RA Biologic's Serious Infection Risk Confounded by Order of Use

Sara Freeman

April 28, 2021

The order in which tocilizumab (Actemra) is used in the sequence of treatments for rheumatoid arthritis could be muddying the waters when it comes to evaluating patients' risk for serious infection.

According to new data emerging from the British Society for Rheumatology Biologics Register – Rheumatoid Arthritis (BSRBR-RA), the line of therapy is a confounding factor when examining the risk for serious infection with not only tocilizumab but also other biologic agents.

The good news for patients, however, is that there doesn't appear to be any overall greater risk for serious infection with one biologic over another when the line of therapy is taken into account.

"We don't have any strong signal that there is an increased risk of serious infections with tocilizumab, compared to TNF inhibitors," rheumatologist Kim Lauper, MD, of Geneva University Hospitals, said in an interview after presenting the data at the annual conference of the British Society for Rheumatology.

This is in contrast to studies where an increased risk of infections with tocilizumab has been seen when compared to TNF inhibitors. However, those studies did not account for the line of therapy, explained Lauper, who is also a clinical research fellow in the Centre for Epidemiology Versus Arthritis at the University of Manchester (England), where the BSRBR-RA is managed.

"Tocilizumab is a treatment that we often give to patients after several other treatments, so they're really different patients," Lauper observed. Indeed, in the "real-world" setting, patients taking tocilizumab tend to be older, have longer disease duration, and have worse functional status than do those who might receive other biologics.

To look at the effect of line of therapy on the serious infection risk associated with commonly used biologic drugs, Lauper and associates examined data on more than 33,000 treatment courses, representing more than 62,500 patient-years.

Using etanercept as the comparator — because it represents the largest group of patients in the BSRBR-RA — the serious infection risk for tocilizumab, rituximab, adalimumab, infliximab, certolizumab pegol, and abatacept were calculated as an overall rate, and for their use as first-, second-, third-, fourth-, or fifth-line therapy.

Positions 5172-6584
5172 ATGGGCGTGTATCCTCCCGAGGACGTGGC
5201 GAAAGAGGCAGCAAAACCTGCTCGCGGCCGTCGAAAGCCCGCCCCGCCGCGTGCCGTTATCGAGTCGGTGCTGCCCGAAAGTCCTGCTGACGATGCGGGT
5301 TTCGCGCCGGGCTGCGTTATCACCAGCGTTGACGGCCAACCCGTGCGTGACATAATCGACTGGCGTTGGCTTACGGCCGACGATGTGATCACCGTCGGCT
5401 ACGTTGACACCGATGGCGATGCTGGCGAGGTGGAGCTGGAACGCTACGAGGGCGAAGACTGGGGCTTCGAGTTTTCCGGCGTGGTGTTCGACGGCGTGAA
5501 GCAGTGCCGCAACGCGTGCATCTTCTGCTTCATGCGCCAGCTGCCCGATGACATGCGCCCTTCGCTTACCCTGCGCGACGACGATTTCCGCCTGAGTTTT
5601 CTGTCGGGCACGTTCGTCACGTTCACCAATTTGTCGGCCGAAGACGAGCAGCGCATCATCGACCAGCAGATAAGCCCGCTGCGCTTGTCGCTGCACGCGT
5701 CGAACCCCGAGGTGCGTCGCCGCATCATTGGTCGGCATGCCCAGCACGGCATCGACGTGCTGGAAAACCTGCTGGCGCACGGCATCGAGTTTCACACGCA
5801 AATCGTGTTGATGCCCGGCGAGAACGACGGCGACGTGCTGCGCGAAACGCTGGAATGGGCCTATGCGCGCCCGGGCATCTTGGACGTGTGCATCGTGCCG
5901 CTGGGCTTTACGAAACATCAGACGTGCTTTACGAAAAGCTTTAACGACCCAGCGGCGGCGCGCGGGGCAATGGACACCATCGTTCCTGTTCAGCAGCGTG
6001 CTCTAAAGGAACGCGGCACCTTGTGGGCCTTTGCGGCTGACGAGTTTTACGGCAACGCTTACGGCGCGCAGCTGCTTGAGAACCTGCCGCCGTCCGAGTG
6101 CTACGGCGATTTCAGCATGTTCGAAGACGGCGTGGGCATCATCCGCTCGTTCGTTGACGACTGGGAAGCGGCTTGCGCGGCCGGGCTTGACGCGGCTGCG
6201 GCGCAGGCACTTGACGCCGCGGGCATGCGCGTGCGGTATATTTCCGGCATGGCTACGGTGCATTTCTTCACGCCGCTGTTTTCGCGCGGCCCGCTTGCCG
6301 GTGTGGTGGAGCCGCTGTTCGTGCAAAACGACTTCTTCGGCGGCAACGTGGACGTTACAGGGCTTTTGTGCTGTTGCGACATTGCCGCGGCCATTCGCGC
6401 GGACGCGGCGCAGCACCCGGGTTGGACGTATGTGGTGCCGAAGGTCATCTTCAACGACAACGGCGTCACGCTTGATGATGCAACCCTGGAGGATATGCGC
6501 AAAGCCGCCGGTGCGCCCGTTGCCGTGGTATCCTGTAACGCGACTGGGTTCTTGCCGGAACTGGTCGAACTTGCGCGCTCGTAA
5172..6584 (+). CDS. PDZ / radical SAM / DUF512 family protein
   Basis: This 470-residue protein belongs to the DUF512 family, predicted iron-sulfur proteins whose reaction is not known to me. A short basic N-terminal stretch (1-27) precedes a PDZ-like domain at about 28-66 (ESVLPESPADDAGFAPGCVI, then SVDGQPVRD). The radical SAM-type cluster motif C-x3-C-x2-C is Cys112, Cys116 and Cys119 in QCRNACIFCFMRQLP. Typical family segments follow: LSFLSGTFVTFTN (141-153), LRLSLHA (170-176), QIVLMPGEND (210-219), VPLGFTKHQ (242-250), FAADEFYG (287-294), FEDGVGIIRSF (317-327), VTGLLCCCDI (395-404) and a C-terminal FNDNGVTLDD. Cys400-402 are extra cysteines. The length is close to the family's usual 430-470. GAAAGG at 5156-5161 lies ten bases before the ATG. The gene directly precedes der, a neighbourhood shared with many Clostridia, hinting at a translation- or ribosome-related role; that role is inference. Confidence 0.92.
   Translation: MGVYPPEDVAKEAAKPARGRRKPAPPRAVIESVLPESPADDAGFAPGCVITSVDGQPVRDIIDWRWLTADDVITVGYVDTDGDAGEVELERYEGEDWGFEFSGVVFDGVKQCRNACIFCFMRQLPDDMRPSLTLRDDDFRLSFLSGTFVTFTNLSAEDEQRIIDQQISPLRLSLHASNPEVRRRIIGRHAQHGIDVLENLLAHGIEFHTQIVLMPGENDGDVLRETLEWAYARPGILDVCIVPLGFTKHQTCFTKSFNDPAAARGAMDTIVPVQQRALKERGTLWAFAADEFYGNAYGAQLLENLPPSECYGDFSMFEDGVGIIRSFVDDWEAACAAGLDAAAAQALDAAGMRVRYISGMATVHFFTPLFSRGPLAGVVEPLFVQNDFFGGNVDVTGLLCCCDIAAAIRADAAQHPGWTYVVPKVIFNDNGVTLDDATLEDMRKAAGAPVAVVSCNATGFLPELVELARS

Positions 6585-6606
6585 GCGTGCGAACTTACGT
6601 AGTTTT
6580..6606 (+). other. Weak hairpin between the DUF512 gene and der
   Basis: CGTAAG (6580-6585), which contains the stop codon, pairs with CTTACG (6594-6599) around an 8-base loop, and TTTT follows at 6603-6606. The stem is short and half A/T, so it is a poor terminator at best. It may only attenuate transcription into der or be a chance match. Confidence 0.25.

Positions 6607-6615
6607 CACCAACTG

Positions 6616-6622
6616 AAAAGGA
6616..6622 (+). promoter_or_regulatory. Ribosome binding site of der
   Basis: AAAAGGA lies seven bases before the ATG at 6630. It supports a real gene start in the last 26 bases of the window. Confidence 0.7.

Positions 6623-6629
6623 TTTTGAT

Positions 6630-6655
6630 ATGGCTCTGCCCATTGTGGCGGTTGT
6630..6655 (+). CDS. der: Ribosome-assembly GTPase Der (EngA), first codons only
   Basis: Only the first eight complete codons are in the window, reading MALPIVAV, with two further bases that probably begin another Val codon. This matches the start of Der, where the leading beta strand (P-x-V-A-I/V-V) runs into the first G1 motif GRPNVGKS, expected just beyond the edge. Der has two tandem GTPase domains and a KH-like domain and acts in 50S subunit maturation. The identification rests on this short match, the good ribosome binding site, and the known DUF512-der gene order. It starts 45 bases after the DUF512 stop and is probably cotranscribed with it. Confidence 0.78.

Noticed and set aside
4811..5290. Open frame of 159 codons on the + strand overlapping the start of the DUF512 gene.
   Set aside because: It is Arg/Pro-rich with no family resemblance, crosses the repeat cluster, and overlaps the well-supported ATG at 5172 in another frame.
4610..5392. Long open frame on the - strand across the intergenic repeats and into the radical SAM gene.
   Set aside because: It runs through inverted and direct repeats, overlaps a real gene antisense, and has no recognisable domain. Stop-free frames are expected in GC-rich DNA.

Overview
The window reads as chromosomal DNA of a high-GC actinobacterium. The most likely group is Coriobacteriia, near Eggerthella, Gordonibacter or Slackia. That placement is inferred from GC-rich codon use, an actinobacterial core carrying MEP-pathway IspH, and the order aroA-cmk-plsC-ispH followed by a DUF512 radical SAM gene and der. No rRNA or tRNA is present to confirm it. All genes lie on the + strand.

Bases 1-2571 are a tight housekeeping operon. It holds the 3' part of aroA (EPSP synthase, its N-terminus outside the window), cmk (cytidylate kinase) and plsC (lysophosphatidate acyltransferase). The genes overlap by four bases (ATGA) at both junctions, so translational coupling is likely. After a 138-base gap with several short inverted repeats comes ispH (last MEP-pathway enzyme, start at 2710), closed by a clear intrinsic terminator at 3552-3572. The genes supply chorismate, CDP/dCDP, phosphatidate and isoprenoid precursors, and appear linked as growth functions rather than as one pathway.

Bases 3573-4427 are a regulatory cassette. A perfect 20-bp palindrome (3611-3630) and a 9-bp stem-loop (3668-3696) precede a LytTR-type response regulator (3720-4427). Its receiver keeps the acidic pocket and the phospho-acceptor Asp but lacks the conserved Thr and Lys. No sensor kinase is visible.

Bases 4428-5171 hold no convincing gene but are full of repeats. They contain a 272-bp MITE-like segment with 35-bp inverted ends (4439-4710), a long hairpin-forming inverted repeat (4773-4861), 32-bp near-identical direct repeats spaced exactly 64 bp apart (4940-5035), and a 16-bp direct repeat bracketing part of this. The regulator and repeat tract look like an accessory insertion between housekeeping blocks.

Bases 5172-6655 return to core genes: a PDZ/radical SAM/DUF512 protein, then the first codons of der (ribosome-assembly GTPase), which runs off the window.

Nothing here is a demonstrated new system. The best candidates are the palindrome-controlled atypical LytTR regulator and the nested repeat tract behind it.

The researchers adjusted their analysis for some clear baseline differences between the treatment groups, including age, prior treatment, disease duration, and comorbidities. Seropositivity, smoking status, general health status, and disease activity scores were also adjusted for in the analysis.

Crude hazard ratios (HRs), compared with etanercept, before and after adjusting for these already-known confounding factors were 1.0 and 1.2 for tocilizumab, 1.1 and 1.1 for adalimumab, 1.4 and 1.3 for infliximab, 0.6 and 0.8 for certolizumab pegol, 0.9 and 1.0 for rituximab, and 0.9 and 1.2 for abatacept.

Stratifying by line of therapy, however, changed the results: HRs were no longer significantly different, compared with etanercept, for tocilizumab, adalimumab, and infliximab for most lines of therapy.

Indeed, while the risk for serious infection occurring with tocilizumab was 20% higher overall, compared with etanercept, that risk was actually lower if tocilizumab had been used as first- or fifth-line therapy (HRs for both, 0.9) but higher if it had been used as a third- or fourth-line therapy (HR of 1.4 for both).

"We often use tocilizumab as a second-line, third-line, or even fourth-line therapy, and if we don't adjust for anything, we can have the impression that there are more infections with tocilizumab. But then, when we adjust for confounding factors and the line of therapy, we don't have this anymore," Lauper said.

"Line of therapy in itself is not a risk for serious infections," she said in qualifying the conclusions that could be drawn from the study. "It may be a marker of the disease or some patient characteristic that is associated with a higher risk of infections." Nevertheless, it should be taken into account when evaluating serious outcomes and possibly other safety and effectiveness outcomes.

"I understand concentrating on the hospitalized infections because the data are so much more robust," observed consultant rheumatologist Jon Packham, BM, DM, of Haywood Hospital in Stoke-on-Trent, England, who chaired the session. He queried if there were any data on milder or just antibiotic-treated infections. At present, there aren't those data to look at, Lauper responded, as this is something that's difficult for registers to capture because doctors often do not log them in the databases.

There are also too few data on Janus kinase (JAK) inhibitors currently in the BSRBR-RA at present to be able to look at their rate of serious infection by line of therapy, Lauper noted. Because JAK inhibitors act on cytokines different from those affected by biologics for RA, there may be a difference there, but more data are needed on the JAK inhibitors before that question can be analyzed.

Lauper did not state having any disclosures. The BSRBR-RA is funded by the BSR via restricted income grants from several U.K. pharmaceutical companies, which has included or currently includes AbbVie, Celltrion, Hospira, Pfizer, UCB, Roche, Swedish Orphan Biovitrum, and Merck.

This article originally appeared on MDedge.com, part of the Medscape Professional Network.

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